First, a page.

Jagdeep Kailey, Manager of Settlement Services at Peel Multicultural Council in the Greater Toronto Area, explains that newcomer services offered to students under Ontario provincial funding are more like ‘touch and go’. They cannot be referred for language classes or for any employment support. He suggests that academic institutions should work with community organizations and set aside funds to help these students.
Associate Professor, Sutama Ghosh of Toronto Metropolitan University blames shrinking provincial funding for the gaps. She says that though a provincial government benefits the most from its taxpayers, including temporary migrants, it uses public-private partnerships as a way to evade responsibility when it comes to offering basic services like integration support to this population. “Neither these private agencies like employers or institutions, nor the provincial government are coordinated to work together, leading to large-scale confusion on whose responsibility it is to look after the welfare of the students or work permit holders,” she said.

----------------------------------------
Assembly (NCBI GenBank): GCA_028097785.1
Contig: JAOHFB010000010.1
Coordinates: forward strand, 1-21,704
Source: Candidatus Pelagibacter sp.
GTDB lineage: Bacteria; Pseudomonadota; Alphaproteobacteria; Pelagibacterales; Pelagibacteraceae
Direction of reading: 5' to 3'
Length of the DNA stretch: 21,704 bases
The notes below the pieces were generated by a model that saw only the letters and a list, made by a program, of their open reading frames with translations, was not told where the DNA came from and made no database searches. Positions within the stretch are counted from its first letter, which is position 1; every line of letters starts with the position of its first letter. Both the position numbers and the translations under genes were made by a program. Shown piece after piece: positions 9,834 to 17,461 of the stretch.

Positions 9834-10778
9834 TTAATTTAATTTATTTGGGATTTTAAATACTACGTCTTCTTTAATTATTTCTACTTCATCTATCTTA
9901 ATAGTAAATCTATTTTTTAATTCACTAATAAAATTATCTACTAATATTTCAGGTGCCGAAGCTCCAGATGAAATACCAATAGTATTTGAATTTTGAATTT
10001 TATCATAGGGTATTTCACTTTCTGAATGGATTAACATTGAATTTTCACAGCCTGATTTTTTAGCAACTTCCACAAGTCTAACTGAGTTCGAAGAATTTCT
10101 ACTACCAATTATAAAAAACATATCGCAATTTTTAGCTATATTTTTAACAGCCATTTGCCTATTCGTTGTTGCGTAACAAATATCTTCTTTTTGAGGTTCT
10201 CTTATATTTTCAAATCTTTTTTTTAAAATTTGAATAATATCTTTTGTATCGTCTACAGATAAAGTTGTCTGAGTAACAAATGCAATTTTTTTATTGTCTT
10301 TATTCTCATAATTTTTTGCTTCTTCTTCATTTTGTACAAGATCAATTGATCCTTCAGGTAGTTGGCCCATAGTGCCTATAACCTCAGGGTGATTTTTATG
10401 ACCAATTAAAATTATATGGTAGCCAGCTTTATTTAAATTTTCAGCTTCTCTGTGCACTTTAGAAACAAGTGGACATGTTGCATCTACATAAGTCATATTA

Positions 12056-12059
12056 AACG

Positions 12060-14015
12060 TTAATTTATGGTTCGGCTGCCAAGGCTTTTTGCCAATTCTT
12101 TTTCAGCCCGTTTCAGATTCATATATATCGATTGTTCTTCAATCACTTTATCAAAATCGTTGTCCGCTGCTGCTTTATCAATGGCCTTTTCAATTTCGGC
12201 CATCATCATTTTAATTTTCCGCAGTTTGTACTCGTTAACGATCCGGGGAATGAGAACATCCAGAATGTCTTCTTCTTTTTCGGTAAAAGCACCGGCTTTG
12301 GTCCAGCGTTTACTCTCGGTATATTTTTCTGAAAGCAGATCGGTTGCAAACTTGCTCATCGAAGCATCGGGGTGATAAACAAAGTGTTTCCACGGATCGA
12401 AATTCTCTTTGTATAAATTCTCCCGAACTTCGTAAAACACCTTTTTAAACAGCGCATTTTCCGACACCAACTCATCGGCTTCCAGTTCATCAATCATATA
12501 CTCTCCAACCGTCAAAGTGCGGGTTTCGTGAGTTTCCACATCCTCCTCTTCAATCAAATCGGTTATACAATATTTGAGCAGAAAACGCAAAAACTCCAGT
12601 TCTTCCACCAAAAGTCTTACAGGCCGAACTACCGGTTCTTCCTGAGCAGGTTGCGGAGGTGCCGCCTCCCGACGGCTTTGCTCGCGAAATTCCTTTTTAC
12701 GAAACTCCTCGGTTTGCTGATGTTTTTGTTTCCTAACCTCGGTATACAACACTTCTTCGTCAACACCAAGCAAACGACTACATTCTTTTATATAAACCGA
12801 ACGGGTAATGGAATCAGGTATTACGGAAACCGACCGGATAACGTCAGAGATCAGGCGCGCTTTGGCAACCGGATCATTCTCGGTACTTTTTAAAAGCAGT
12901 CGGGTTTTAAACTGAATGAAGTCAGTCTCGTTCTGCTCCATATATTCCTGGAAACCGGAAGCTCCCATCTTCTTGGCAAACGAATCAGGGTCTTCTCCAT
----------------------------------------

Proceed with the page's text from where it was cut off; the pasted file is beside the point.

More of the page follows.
Though temporary migrants are eligible for services from other funders such as regional development agencies, community-based organizations, and even post-secondary institutions, the reality is that they often find the integration supports sparse. Professor John Shields, also from Toronto Metropolitan University, highlights that during and after the pandemic, funding at several non-profit organizations shrank, and coupled with human resource challenges, has left this “invisible population” to fend for themselves.
Who is responsible for finding a solution?
An employee of another settlement agency in GTA shared with NCM, “We often see female temporary migrants seeking employment support to plan a safe exit from domestic violence. It’s heart-breaking to say ‘No’ to them because they are ineligible for the service here and in many provinces.” The community-builder who runs advocacy programs for South Asian female immigrants requested anonymity to protect her job, explained that these women on temporary work visas are often left stranded in toxic relationships with their partners because of a lack of outside support.